How to improve next semester: Normalize time management training by offer weekly sessions hosted by upperclassmen, teaching assistants, and career services representatives.

 

Lack of networking opportunities

Many college students look at the on-campus experience for education in and out of the classroom. Memories are made through clubs, organizations, campus events, and athletic competitions; the in-class learning only accounts for half of the educational experience. Once students were forced to return home, they missed that interaction with classmates, staff, and faculty through extracurricular life.

For certain majors, virtual delivery impacted the ability to learn inside the labs and off-site classrooms. For example, many STEM-specific degrees require at least 33% of classes to be hands-on, in-class learning. For education majors, student-observation hours are vital to earning a master’s or bachelor’s degree. Remote learning in Spring 2020 has caused significant shifts in what students can learn and more importantly how they can learn it.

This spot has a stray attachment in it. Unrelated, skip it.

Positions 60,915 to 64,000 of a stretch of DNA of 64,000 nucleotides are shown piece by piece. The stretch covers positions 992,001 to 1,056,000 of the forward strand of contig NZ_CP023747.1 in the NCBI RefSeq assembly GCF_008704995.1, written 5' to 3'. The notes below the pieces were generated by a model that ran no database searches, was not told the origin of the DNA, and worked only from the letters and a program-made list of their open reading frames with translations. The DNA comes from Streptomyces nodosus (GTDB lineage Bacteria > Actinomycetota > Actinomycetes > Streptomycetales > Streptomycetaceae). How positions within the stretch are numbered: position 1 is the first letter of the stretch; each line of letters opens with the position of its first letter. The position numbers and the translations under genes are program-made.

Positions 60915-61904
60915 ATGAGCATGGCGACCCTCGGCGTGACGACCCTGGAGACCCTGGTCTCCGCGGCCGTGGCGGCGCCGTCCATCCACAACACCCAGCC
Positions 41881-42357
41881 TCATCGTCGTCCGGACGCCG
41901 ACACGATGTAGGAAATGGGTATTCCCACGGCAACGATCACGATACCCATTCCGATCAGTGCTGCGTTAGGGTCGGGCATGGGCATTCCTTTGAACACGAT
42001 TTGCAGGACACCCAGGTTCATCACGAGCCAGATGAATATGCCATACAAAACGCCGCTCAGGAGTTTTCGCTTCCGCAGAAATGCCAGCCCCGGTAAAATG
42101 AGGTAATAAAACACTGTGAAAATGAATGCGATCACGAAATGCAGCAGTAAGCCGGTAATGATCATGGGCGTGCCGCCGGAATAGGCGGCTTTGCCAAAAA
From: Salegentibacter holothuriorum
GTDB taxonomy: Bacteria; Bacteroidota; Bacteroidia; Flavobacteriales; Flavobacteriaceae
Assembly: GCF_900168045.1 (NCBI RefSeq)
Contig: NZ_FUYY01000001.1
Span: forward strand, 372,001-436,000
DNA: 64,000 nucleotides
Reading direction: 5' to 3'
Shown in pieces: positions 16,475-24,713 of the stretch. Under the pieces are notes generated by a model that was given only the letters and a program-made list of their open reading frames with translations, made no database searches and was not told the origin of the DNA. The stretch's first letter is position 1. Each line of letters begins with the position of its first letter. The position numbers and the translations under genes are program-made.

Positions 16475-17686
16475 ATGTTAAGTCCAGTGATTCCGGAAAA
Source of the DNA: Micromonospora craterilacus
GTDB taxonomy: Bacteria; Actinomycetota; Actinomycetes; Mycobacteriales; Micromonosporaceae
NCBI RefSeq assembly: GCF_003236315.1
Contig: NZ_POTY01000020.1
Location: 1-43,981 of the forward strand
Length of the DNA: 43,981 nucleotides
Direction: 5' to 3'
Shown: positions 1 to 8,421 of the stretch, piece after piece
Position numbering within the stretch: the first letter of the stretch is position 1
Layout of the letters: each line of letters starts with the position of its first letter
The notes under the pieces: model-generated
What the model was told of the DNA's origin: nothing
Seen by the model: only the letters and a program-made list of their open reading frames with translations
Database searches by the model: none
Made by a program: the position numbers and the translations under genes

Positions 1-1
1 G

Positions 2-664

How to improve next semester: Incorporate the career services department and urge students to continue building their resume despite social distancing regulations. Offer free online professional certification training for their LinkedIn resume through sites like Coursera and LinkedIn Learning.

 

Perception of loss in quality of teaching

According to a survey conducted by OneClass, 75% of college students cited being unhappy with eLearning during COVID-19. Students, and their families, are willing to pay more for on-campus classes because they are more engaging, authentic, and interactive. If they wanted an online degree, they would prefer to pay online tuition, which wasn’t the case for most institutions across the globe.